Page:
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      GameDev.net and CRC Press have teamed up to bring a free ebook of content curated from top titles published by CRC Press. The freebook, Practices of Game Design & Indie Game Marketing, includes chapters from The Art of Game Design: A Book of Lenses, A Practical Guide to Indie Game Marketing, and An Architectural Approach to Level Design. The GameDev.net FreeBook is relevant to game designers, developers, and those interested in learning more about the challenges in game development. We know game development can be a tough discipline and business, so we picked several chapters from CRC Press titles that we thought would be of interest to you, the GameDev.net audience, in your journey to design, develop, and market your next game. The free ebook is available through CRC Press by clicking here. The Curated Books The Art of Game Design: A Book of Lenses, Second Edition, by Jesse Schell Presents 100+ sets of questions, or different lenses, for viewing a game’s design, encompassing diverse fields such as psychology, architecture, music, film, software engineering, theme park design, mathematics, anthropology, and more. Written by one of the world's top game designers, this book describes the deepest and most fundamental principles of game design, demonstrating how tactics used in board, card, and athletic games also work in video games. It provides practical instruction on creating world-class games that will be played again and again. View it here. A Practical Guide to Indie Game Marketing, by Joel Dreskin Marketing is an essential but too frequently overlooked or minimized component of the release plan for indie games. A Practical Guide to Indie Game Marketing provides you with the tools needed to build visibility and sell your indie games. With special focus on those developers with small budgets and limited staff and resources, this book is packed with tangible recommendations and techniques that you can put to use immediately. As a seasoned professional of the indie game arena, author Joel Dreskin gives you insight into practical, real-world experiences of marketing numerous successful games and also provides stories of the failures. View it here. An Architectural Approach to Level Design This is one of the first books to integrate architectural and spatial design theory with the field of level design. The book presents architectural techniques and theories for level designers to use in their own work. It connects architecture and level design in different ways that address the practical elements of how designers construct space and the experiential elements of how and why humans interact with this space. Throughout the text, readers learn skills for spatial layout, evoking emotion through gamespaces, and creating better levels through architectural theory. View it here. Learn more and download the ebook by clicking here. Did you know? GameDev.net and CRC Press also recently teamed up to bring GDNet+ Members up to a 20% discount on all CRC Press books. Learn more about this and other benefits here.


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About alexisgreene

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  1. Armor stat represents the percentage of damage that is mitigated. When I added that mechanic to the game, I had the intent of adding different armor and weapon items that could be equipped by the player and by the space pirates. I ran out of time before I could add that so I just added +5 upgrades that could be found as you travel instead.       I compiled this without thinking of turning the Windows XP compatibility option on in Visual Studio 2012. I have been using Windows 7 for a few years and tend to forget that a lot of people haven't jumped on that bandwagon. You must have the runtime components installed in order to run any program compiled with Visual Studio 2012 (http://www.microsoft.com/en-us/download/details.aspx?id=30679). I compiled an XP compatible version for you. I will have to dust off my old XP laptop in order to test it out, but here is a link anyway. Maybe you can confirm it works before I have to do that.   [attachment=16189:Galaxy Quest.zip]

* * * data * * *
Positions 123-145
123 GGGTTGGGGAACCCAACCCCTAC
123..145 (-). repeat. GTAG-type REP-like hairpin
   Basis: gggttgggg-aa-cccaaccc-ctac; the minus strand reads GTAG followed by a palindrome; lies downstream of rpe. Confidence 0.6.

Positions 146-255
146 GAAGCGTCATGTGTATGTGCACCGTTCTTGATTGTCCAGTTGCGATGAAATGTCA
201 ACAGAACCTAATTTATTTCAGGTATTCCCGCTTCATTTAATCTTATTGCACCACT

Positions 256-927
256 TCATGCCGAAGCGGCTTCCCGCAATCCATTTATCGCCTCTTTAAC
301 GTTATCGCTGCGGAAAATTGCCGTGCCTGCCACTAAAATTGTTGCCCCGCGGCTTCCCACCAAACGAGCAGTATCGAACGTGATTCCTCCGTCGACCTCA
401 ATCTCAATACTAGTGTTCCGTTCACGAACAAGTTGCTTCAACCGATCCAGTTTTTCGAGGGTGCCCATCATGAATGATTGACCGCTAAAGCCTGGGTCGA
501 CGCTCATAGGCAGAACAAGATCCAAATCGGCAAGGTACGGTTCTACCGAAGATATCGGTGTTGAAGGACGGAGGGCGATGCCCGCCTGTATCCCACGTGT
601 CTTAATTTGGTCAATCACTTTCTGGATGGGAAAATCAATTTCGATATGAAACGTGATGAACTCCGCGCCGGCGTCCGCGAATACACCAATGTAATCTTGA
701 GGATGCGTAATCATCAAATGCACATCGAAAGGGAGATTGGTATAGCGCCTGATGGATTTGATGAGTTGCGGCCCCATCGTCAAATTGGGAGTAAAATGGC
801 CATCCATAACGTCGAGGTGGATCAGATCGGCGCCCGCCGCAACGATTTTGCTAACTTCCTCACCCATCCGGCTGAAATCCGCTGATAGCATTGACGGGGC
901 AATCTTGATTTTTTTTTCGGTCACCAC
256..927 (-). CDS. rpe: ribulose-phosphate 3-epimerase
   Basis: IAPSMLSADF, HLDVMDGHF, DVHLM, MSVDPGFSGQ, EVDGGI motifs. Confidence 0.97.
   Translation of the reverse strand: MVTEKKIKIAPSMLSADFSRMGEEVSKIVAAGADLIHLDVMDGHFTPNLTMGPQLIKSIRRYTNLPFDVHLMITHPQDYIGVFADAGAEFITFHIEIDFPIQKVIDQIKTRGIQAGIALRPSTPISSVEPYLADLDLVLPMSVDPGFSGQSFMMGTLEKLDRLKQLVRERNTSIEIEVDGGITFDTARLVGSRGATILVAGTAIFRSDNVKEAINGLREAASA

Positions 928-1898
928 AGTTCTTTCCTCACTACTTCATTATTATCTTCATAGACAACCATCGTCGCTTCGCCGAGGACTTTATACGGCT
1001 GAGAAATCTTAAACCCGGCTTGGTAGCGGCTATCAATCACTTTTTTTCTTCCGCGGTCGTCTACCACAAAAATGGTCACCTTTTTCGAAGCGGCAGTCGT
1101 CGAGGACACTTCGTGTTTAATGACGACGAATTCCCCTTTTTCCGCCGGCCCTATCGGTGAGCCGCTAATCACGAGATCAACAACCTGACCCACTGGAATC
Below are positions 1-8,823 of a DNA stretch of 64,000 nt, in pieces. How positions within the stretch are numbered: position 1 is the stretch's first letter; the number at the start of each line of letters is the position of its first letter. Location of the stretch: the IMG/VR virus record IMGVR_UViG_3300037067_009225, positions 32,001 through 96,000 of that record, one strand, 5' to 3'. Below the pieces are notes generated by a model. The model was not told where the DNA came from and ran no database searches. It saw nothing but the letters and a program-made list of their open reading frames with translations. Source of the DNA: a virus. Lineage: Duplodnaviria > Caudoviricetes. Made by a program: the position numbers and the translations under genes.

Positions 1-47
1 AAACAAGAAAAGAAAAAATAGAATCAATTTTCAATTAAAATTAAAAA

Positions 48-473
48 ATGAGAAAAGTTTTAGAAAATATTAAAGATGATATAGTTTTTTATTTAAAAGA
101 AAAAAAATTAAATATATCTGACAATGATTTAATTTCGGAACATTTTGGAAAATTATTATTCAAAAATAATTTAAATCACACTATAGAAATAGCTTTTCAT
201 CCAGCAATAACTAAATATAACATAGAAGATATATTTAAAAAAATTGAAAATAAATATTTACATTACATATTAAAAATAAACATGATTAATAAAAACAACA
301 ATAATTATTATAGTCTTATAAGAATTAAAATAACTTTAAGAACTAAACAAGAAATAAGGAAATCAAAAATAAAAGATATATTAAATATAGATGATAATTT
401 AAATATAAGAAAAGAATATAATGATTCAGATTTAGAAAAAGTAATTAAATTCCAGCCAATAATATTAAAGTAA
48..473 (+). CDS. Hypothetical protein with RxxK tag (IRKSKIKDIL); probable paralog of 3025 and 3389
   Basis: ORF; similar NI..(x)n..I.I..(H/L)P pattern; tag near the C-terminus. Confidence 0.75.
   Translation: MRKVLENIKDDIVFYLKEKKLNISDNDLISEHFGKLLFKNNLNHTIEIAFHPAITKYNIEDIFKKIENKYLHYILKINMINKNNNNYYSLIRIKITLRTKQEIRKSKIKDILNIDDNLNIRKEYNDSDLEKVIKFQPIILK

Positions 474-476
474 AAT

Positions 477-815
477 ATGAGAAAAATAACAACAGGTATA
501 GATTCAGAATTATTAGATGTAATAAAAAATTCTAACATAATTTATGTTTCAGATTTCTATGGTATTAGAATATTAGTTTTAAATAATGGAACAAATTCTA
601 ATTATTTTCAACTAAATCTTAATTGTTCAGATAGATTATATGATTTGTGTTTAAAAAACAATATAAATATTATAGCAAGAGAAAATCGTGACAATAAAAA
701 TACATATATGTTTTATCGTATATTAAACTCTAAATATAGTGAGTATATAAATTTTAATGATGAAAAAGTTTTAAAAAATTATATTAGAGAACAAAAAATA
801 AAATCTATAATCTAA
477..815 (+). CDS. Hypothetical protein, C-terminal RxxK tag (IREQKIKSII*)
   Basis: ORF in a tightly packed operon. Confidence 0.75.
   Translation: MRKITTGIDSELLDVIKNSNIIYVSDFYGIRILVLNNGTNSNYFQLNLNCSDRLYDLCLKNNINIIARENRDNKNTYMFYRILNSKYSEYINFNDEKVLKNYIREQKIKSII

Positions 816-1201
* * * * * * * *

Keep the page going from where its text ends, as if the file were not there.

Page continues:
2. I managed to collect about 80+ pieces and had a ton of hp and upgrades. I thought I was going to win but that asteroid took me out as well! Thanks for trying it out! I checked out Flotilla just now. Seems to be somewhat like 3D chess and I like that a lot. I will definitely keep checking the progress made on Flotilla 2 now. Thanks for the link.
  3. I have been doing a major rewrite of the game engine I have been working on for two years. It is tedious and most of the time it is just plain boring. I decided to create a small side project just to make things interesting for a bit. I remembered hearing about a 48 hour game coding challenge and decided to try it out for myself. Although I gave myself 48 hours, I only put in about 6 hours of actual work.   It is a simple text based game called Galaxy Quest. There is room for a ton of improvement, but I decided to stop coding at the end of the time limit. I thought I would share the end result with those of you who may be interested.   The moral of this story: When things begin to seem mundane, do something simple and silly to make it fun again!   [attachment=16182:Galaxy Quest.zip]   Edit: Although I have come close, I have not beat this game yet. If you are interested in trying, a good hint is to avoid fighting until you have a few upgrades.
  4. Personally, I believe there is a widespread misconception that everything must be wrapped in a class when programming in C++. I try to stick to the keep it simple philosophy which is to simply keep things as simple as possible, but not any simpler. Singletons are a completely over-engineered version of a global variable. I avoid the use of singletons by creating a file-scope variable that is accessed via a method. It is a clean and simple solution. As for your dilemma, I recommend this approach in order for you to get a reference to the manager (although I prefer to pass references as parameters to the methods that need them whenever possible).
  5. Thanks for the tip unbird!
  6. I sucked it up and just learned how to use Git from the console. Everything works fine that way. Thanks for the advice.
  7. You can view all resources from within the graphics debugger. It seems that textures are accessed by an ID number (i.e. obj:21) and I am not aware of a way to actually watch or name a texture. You can click on Object Table view and scan for the texture that has the right format, height, and width, or, if you create or bind it a specific point, you can locate the the link to the texture in the Event List. Once you find the texture, just click on the ID number (i.e. obj:21) and the texture will open up as a *.dds image.